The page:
The title screen is typical for ST games. Not ugly, not pretty, but better than the in-game graphics for sure. Tempest was a vector game, and the clock speed of the ST was high enough to make vector like graphics move at a very speedy clip. The game plays speedy like the arcade machine and looks quite nice - nothing extra-special in a Jeff Minter way was added to the game though. It looks like a straight port.
The game play
I was only able to get through three of the screens, but what I noticed was the green spikes were missing. I might be mistaken and they don't come up on the first three screens, but I never saw any. The game play is difficult and fast, and you will need the space bar to use the Super Zapper as often as you can.
Its the little things that make a game special, and some of the arcade animation, the level select screen, and the between level animations (floating down the tunnel) are missing from this version. The ST certainly had the power to do this and more, so I am unsure if these were left out due to time and budget or the ability of the developer to replicate them properly.
History and tid-bits
According to the AtariMania.com, Paradox released a number of titles for the ST, including, but not limited to: Asteroids Deluxe, Bomb Jack, and Super Breakout. GameFaqs notes Paradox as having released a number of titles for both the PC and the Amiga also, starting with Warzone (Amiga) and ST Karate, both in 1986 and finishing with Cities in Motion (Australian release) in 2011.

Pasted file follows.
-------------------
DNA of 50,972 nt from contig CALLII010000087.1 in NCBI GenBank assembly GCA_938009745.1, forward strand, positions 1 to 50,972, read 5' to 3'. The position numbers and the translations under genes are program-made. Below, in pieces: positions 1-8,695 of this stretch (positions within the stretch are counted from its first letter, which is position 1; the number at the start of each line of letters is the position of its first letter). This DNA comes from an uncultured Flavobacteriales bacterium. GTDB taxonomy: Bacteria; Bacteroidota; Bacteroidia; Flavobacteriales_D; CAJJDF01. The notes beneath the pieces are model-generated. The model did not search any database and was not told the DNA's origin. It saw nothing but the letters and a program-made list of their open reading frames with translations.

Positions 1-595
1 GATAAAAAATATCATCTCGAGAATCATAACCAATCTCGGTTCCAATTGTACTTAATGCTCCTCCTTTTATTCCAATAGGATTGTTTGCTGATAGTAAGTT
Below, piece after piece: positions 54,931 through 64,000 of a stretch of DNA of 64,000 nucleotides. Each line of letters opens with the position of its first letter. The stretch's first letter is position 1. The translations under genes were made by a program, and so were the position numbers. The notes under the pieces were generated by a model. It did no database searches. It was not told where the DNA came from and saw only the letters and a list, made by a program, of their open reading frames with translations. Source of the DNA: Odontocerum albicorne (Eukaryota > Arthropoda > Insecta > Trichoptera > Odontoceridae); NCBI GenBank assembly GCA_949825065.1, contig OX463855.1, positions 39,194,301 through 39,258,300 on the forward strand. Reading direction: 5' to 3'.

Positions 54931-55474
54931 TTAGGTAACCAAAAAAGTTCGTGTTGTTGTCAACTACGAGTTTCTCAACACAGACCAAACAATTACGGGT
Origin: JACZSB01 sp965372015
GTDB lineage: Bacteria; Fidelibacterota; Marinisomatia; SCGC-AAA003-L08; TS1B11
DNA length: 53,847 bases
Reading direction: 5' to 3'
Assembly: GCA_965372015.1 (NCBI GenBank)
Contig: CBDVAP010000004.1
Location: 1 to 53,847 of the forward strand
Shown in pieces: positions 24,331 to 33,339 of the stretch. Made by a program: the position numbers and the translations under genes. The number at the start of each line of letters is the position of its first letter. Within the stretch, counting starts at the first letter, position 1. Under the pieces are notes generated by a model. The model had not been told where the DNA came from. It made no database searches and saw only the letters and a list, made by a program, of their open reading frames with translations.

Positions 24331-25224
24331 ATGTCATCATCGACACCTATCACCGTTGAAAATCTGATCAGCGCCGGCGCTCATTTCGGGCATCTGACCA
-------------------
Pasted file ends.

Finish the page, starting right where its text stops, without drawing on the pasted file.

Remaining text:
GamesDbase.com has a really nice scan of the box cover art for the ST version of Tempest.
AtariMania.com has some collected info and more images of the box and disc for this version of Tempest.
AtariAge.com has a thread on the Atari ST Entertainment series - of which Tempest was released on.
Everyone always wants a score review for a game, so here is my first impression score. Taking all other Atari ST games I have ever played into consideration and knowing full well what the platform is capable of, I was somewhat disappointed by this version of Tempest. Now, had I purchased it in an import shop here in the USA in 1989 for $20.00, I probably would have liked it, but set it aside to play OIDS or Player Manager after a few goes. I give it a 75% out of 100, and that is purely subjective and based on pretty much nothing more than a few plays on an emulator.
If you know any more about this game, Paradox software, the Atari ST Entertainment series, etc, or have anything to add, comment on, or just want to spam your hosting company, feel free to use the comments below.
by Jeff Fulton
Finally, a new podcast! Today we tackle Jack Tramiel and The Atari ST.
OK, here is a really promising upcoming RPG for the PC/Mac/iOs named Legend Of Grimrock. It's by a set of four Finnish game vets, and it looks like a must-play for fans of classic computer RPGs like Dungeon Master.